Some increase in pipeline gas supplies is possible from Norway and Azerbaijan, as well as from the Netherlands. For this purpose it is necessary to use free pipeline capacities, to improve the summer schedule of maintenance of gas pipelines. Imports from other regions require time and investment in gas infrastructure.

Increasing the supply of liquefied gas is a quick way to replace Russian raw materials. The EU already has LNG regasification facilities that can accept more than 200 billion cubic meters of gas per year. Although there are some infrastructure constraints on imports from individual LNG terminals to other European countries, the main thing that is needed is new contracts to import additional LNG in the face of significant competition for resources on the world market.

Dialogue with producers on increasing imports to the EU is already intensifying. The United States is working to provide at least 15 billion cubic meters of LNG for the EU market by 2022, with an expected increase in the future. Experts from the Centre for Global Studies Strategy XXI  have been writing about the need for a kind of LNG analogue of the Berlin Airlift of 1948-1949 since the autumn of 2021, when Russia launched a special operation to escalate the price on the EU gas market.

Additional generation from new renewable energy projects in 2023, including a € 3 billion grant program to install solar panels in households, will help reduce gas consumption by 6 billion cubic meters per year.

According to the IEA, maximizing nuclear and biogeneration is a quick way to reduce gas consumption. The return to operation of nuclear reactors in the near future after maintenance and safety testing will increase nuclear generation. And the temporary postponement of the closure of nuclear power plants in Germany, according to IEA estimates, could reduce demand for Russian gas by 12 billion cubic meters per year.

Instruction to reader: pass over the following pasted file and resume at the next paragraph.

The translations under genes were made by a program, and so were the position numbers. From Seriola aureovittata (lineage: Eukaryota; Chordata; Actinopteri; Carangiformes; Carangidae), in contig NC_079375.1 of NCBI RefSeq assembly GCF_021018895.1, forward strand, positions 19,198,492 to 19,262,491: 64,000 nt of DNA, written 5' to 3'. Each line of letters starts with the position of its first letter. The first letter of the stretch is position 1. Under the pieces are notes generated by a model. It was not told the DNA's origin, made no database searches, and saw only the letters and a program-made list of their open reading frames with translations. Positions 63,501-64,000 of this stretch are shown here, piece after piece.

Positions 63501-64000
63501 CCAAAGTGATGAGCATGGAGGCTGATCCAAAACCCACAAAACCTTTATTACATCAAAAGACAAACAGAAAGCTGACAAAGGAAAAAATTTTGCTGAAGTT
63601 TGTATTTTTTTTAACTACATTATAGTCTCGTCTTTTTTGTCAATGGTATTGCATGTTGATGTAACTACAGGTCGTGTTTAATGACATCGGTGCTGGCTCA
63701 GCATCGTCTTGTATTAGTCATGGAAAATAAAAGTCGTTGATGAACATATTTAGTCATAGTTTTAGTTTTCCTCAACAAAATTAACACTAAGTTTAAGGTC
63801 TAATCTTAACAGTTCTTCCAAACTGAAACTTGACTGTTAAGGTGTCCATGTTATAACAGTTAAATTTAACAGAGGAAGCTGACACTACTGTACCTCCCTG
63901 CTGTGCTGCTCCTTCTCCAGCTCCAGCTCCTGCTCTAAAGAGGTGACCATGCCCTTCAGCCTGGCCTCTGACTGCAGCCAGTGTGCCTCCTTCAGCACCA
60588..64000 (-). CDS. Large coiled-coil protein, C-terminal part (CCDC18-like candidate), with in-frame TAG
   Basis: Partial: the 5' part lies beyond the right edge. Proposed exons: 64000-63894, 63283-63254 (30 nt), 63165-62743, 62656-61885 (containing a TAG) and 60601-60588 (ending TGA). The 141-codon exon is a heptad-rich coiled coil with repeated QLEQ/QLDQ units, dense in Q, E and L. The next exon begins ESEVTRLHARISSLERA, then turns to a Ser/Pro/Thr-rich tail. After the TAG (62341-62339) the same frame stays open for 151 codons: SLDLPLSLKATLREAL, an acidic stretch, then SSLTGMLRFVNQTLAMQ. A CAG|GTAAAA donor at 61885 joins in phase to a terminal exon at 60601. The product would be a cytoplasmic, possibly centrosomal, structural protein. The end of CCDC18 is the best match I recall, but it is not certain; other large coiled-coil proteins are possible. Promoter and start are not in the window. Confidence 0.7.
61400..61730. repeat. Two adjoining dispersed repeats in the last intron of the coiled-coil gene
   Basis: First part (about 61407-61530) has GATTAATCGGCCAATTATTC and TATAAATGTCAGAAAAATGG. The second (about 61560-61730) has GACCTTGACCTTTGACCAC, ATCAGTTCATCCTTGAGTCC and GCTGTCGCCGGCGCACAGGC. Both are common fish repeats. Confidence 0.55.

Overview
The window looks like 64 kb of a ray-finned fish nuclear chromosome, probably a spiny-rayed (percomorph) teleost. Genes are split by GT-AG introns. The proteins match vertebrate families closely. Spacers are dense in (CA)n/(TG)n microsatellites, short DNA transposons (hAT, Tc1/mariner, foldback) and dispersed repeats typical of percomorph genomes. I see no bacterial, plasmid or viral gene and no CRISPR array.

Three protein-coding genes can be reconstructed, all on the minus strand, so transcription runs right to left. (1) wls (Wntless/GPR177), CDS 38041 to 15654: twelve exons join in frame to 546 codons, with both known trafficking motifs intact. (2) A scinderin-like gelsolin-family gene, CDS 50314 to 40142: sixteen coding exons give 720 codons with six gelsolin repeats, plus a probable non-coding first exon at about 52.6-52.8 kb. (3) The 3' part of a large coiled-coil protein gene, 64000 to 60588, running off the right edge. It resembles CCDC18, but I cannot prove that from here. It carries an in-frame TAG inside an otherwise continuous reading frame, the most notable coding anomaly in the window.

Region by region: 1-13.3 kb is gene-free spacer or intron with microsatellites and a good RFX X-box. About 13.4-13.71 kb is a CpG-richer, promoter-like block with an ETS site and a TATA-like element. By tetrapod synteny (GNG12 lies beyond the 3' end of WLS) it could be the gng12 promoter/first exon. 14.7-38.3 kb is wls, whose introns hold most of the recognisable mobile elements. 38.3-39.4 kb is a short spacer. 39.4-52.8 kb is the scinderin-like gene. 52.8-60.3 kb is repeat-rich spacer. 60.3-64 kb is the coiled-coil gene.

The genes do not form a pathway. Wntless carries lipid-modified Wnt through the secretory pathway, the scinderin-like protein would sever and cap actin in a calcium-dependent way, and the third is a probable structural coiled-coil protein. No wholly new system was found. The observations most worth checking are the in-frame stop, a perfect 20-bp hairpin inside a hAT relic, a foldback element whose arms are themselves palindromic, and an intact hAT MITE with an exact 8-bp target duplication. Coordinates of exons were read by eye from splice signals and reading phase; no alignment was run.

Public support for the strategic decision to abandon Russia's energy is important. Encouraging the population to temporarily reduce the regulated temperature in buildings is another way to act quickly. According to the IEA, lowering the average heating temperature by one or two degrees will reduce the use of Russian gas by 10 or 20 billion cubic meters per year, respectively.

The logic of accelerating the achievement of climate goals

The European Commission is preparing a detailed plan to avoid dependence on Russia and the maximum substitution of Russian gas. EU Commissioner Kadri Simson said on 5 May at the opening of a new gas pipeline between Poland and Lithuania: "We are in the last weeks of preparing the REPowerEU plan, which will be published by the end of May to fully control our energy future. "

Finally, there are reports that the final version of REPowerEU will be presented on May 18. Aimed at:

  • increase to 45% (now 40%) the target of the share of "green" energy in the EU energy balance for 2030;
  • reduce energy consumption by 13% (it was 9%) compared to 2020 estimates;
  • strengthen the use of renewable energy sources and energy saving measures;
  • diversify energy import sources and increase investment to obtain gas from non-Russian sources, including pipeline and LNG infrastructure, and investment in the oil infrastructure of countries that are currently unable to obtain non-Russian oil;
  • increase production (up to 10 million tons) and imports (up to 10 million tons) of "green" hydrogen;
  • promote the Green Deal, which will save 97.7 billion euros on procurement, including 80 billion euros on gas, 12 billion euros on oil and 1.7 billion euros on coal.